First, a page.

Sometimes It’s Safe to Blame the Tool
Some tools are beyond help, no matter how much time is available to devote to them. Luckily, Megan Fitzpatrick hasn't had too many of those show up in her classes, but it does happen.
Among the more frustrating teaching challenges in a hand-tool class is dealing with tools that don’t work as they should (unless, of course, it’s a class in tool restoration). There is in almost every project class I’ve taught someone who has brought either:
- Grandfather’s tools: planes that—no matter how good they might have been at one time (and could be again)—haven’t met with a sharpening stone or daylight since 1950, when grandpa succumbed to the allure of newly affordable and available home-woodworker power tools (I might be speaking of my own grandfather)
- Planes and chisels picked up at a flea market or antique store, complete with original (pitted) irons, plastic handles, and a thick
coating of rust
- A shiny new “smoothing plane” or “chisel” from a mass-market “tool” store
All of the above can be made to work, but it takes time. Crusty planes can be de-rusted, repainted, sharpened, and outfitted with new chipbreakers and blades when necessary, but there just isn’t enough time for that in a project class. If Day 1 starts off with planing up interior surfaces in preparation for dovetailing, it’s best to have a plane that’s ready to go, or at worst in need only of honing. Ditto when it comes time to chop out the waste. If you have to first go to the grinder to remove a nick in the business end of a chisel, you’ll fall behind.
At most of the places I teach, not-yet-ready for prime time tools are not a big problem. Most schools have at least a limited arsenal of loaner tools and many hand-tool woodworking schools provide a full set of sharp tools to every student, with freshly honed irons that are ready to use. But at the Lost Art Press storefront (which is but a part-time school . . . and in fact we call it “not a school”), we encourage you to bring your own tools; we think it’s beneficial to learn using the tools you’ll be using at home (especially the ones you’re likely to use a lot, including handplanes and dovetail saws), and we have a limited number of loaners. But if I replace your big-box plane with a tool from one of the “student” chests, please don’t take it personally. It just means I don’t have time to bring yours up to snuff in the 5 or fewer minutes I have available for such endeavors.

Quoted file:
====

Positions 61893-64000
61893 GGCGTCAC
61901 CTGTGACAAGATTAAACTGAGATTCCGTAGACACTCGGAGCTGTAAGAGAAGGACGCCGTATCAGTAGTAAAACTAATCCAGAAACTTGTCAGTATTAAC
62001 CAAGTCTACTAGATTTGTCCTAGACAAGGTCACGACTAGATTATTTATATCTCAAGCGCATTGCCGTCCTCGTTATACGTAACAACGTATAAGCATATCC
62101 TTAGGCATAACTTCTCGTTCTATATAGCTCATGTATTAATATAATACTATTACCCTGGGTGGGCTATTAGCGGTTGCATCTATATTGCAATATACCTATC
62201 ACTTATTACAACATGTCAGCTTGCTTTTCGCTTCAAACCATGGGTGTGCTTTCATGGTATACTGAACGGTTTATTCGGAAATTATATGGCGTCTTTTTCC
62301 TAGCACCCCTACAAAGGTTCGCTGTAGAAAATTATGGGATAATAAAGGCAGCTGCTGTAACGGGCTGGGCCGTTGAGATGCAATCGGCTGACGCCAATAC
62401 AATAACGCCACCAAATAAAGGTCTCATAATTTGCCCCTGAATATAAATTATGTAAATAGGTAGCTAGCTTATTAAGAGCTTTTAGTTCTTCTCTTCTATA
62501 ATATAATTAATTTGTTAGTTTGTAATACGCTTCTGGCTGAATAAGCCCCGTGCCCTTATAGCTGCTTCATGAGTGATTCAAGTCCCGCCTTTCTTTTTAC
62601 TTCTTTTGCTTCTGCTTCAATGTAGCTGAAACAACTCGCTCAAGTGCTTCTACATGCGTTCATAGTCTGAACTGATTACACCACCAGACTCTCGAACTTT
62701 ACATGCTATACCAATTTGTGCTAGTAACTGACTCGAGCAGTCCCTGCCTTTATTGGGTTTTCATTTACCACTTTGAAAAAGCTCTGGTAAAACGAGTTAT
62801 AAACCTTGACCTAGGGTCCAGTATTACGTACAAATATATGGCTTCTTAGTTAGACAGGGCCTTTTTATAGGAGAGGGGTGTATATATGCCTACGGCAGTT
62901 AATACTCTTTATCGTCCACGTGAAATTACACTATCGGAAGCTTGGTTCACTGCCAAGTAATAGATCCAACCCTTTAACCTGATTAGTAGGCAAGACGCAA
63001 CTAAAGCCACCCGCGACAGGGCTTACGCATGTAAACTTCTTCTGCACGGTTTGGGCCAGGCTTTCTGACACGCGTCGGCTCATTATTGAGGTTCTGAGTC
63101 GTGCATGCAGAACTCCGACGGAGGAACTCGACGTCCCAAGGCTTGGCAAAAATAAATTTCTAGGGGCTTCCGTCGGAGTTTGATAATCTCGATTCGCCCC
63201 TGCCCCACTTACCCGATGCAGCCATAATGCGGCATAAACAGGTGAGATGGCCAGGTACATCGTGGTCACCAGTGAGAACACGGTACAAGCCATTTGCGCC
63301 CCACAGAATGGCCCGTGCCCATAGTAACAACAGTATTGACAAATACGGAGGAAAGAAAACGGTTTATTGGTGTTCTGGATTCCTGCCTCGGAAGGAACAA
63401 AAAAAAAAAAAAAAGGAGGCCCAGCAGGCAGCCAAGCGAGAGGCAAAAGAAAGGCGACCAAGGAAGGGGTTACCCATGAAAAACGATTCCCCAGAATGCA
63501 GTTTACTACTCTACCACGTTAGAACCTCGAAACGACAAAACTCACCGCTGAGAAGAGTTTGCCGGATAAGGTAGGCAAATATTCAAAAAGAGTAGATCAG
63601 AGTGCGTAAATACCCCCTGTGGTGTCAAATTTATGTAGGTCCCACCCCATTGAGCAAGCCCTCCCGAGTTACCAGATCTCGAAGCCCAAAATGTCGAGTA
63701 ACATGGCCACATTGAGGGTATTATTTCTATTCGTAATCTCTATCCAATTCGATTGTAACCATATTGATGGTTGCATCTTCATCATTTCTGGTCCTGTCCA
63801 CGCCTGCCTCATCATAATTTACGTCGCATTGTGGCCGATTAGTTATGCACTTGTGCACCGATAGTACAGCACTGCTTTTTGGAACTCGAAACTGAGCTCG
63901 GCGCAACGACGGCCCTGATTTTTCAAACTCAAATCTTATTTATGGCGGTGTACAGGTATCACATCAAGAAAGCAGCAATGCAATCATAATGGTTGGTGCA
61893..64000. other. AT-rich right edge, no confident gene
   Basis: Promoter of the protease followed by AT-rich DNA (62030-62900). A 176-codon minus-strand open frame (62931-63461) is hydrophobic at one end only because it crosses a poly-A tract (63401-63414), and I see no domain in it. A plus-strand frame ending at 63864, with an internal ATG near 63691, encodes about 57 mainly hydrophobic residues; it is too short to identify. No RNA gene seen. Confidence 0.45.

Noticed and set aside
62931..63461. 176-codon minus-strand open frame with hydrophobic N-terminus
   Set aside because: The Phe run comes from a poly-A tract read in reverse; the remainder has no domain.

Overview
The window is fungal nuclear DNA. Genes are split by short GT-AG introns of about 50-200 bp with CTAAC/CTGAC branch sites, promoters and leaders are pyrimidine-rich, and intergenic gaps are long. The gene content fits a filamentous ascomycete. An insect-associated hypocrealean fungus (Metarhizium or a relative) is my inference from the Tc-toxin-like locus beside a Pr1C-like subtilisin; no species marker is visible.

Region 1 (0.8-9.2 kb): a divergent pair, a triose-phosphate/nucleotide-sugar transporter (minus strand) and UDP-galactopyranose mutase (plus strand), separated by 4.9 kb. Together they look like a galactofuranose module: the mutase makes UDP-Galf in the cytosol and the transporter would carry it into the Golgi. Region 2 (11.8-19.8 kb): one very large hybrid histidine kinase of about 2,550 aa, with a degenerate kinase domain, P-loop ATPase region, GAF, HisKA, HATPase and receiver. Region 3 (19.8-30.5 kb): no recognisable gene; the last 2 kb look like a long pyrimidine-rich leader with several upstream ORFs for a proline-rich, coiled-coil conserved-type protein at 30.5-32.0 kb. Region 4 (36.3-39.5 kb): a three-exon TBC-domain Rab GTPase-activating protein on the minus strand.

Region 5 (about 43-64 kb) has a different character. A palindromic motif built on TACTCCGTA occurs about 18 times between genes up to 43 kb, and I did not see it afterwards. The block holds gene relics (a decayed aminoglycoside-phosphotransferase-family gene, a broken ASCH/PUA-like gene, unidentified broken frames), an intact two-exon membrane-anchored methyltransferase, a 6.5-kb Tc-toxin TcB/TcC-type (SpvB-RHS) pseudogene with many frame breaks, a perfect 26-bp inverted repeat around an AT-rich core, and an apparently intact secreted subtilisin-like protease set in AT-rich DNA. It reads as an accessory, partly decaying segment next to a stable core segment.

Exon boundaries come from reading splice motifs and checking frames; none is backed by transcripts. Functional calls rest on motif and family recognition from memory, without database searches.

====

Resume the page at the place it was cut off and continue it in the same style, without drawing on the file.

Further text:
I know it’s a poor woodworker who blames the tools, and I know some excellent furniture makers who do incredible work with an incredibly lowly collection. But if you’re new to the craft and trying to learn, don’t put a roadblock at the start of your own path; outfit your kit with tools that can perform. If you can’t tune them yourself you have no reason to be ashamed, but consider a class in basic sharpening (and possibly tool restoration) before heading out to a weeklong cabinet or chairmaking class. If you’re near Cincinnati/northern Kentucky, come to the monthly open house at Lost Art Press; we’re happy to show you how to touch up your irons. See if a member of your local woodworking club or store can give you a lesson in honing. Attend a traveling tool show and ask for a sharpening demonstration.
Some tools are beyond help, no matter how much time is available to devote to them. Luckily, I’ve not had too many of those show up in my classes, but it does happen.
There might be instructors who can make this “smooth plane” mechanism work well for students new to furniture work. I am not that instructor.